The design team Studio Trippin consists of two IUA alumni, fashion designer Kristín Karlsdóttir and product designer Valdís Steinarsdóttir. They focus on designing various goods, ranging from clothing to furniture, using Icelandic winter horsehides. Last summer the project was funded by the Icelandic Student Innovation Fund and was subsequently nominated for the Icelandic Presidential Innovation Award 2018. This article is adapted from a text by Valdís and Kristín, discussing the project.
The Icelandic Horsehide
In Iceland, people have a controversial relationship with horses, they are both loved as pets and eaten as food. However, horses are not factory farmed in Iceland but mostly bred as pets. Therefore, they are well cared for in their life. 
The Icelandic horse gets a thick fur over the winter time and although horsehides are suitable for both leather and fur production these are rarely utilised or tanned in Iceland but mostly considered a byproduct. Instead of disposing of horsehides Studio Trippin suggest that we consider the horsehides as an untapped source of fantastic, versatile material that makes for a good alternative fur.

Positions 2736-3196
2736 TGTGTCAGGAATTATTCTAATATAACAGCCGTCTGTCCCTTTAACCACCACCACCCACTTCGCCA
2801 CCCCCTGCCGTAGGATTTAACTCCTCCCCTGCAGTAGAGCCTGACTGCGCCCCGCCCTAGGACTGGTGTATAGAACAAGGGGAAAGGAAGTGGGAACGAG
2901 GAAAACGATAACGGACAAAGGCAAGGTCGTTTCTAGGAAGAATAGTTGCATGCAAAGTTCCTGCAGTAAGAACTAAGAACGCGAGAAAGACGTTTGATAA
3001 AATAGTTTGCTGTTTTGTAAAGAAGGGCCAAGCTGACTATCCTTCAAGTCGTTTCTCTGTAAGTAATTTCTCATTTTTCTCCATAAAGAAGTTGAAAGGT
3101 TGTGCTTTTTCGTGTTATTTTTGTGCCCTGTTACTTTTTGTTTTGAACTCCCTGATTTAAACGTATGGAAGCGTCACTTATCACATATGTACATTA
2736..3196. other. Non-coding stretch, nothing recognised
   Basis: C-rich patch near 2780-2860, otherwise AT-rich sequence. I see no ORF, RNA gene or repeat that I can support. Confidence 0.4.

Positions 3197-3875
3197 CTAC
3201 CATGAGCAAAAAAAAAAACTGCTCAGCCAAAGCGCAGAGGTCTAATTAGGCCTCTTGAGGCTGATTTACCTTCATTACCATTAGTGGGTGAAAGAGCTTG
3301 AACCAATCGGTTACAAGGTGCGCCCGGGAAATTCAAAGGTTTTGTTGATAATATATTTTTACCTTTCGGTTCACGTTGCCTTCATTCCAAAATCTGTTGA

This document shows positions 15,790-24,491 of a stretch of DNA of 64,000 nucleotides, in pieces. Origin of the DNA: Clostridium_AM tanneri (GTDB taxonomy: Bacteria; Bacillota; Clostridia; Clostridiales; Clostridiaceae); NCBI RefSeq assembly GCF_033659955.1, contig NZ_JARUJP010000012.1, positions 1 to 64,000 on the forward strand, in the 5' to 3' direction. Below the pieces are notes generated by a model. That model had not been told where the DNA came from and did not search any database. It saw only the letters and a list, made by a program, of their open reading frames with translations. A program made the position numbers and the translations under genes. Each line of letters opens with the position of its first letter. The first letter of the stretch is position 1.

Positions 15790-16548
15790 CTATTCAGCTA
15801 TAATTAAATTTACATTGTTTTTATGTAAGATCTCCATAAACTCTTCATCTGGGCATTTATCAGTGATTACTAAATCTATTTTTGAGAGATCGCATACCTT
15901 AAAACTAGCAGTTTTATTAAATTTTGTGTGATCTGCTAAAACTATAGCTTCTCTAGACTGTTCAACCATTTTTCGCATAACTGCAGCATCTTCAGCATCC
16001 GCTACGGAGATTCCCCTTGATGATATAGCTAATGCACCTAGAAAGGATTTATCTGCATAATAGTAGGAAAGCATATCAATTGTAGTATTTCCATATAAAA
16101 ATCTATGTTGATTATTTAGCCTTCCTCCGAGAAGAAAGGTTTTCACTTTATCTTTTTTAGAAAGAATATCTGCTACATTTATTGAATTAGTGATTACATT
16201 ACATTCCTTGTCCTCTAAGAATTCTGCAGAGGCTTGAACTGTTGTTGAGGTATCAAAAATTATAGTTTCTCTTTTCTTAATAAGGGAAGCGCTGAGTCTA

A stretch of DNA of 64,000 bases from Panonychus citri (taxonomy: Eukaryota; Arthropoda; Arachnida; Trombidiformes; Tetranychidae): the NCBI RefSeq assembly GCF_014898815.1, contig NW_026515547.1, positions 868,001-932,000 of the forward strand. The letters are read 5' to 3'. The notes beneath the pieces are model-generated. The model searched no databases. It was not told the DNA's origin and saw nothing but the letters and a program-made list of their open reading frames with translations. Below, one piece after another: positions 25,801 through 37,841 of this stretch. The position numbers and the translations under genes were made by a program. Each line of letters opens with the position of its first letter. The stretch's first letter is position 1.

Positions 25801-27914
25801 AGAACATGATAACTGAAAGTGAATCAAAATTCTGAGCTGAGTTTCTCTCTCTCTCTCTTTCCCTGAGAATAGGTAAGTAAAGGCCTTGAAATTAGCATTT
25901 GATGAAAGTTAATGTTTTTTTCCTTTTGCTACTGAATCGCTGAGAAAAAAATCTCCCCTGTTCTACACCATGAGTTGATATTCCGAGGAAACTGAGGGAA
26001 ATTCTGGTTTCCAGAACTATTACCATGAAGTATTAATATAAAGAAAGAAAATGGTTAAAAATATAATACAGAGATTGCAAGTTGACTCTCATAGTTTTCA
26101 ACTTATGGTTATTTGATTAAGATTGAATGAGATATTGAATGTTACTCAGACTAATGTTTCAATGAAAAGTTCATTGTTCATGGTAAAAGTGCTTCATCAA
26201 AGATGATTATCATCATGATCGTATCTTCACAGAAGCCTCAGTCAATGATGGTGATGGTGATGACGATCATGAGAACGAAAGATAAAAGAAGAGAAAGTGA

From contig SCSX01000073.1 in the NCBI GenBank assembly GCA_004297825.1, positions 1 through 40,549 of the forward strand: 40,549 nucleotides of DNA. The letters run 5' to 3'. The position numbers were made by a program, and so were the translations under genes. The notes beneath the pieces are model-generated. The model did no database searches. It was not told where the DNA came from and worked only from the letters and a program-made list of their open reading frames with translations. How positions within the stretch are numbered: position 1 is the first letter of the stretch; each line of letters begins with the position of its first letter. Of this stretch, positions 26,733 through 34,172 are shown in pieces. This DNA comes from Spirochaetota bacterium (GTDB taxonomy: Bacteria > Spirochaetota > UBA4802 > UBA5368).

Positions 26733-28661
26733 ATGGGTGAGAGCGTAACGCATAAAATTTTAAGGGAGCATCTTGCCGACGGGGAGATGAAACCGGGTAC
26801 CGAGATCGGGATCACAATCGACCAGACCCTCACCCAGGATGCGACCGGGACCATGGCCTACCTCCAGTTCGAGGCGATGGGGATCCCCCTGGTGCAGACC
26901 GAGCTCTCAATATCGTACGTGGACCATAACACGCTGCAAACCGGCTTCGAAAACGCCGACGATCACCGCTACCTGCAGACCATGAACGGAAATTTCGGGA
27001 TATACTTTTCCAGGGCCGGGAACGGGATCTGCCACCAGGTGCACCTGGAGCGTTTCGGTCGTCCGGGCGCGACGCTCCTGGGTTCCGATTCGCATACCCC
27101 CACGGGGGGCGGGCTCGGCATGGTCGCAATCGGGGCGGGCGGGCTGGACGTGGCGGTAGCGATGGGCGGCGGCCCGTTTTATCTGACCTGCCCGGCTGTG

The Controversy of Fur
Fur is a controversial topic and the fur industry has been rightfully criticized for mistreating animals farmed for the purpose of making fur. Faux fur has been considered a good alternative to rival the fur industry but the truth is that it pollutes as it is made out of plastic.
This is why Studio Trippin decided to explore the various traditional and untraditional ways in which they can utilise horsehides in design. Horsehides are usually considered an impractical material because they have an uneven thickness. From the beginning the designers set out to take advantage of this quality of the material in their design. Some parts of the hide, especially around the rump of the horse are quite thick. In virtue of this property these parts of the fur can be used to provide stiffness for clothing instead of using interlining or, e.g in jacket collars. Studio Trippin has also been developing a method of colouring the fur with natural, non-polluting methods.
Horsehides from the Icelandic horse are a great alternative to other leathers and particularly furs, as Icelandic horses are not subjected to factory farming as many other animals are. It is, therefore, a great material choice for people who take an interest in animal welfare.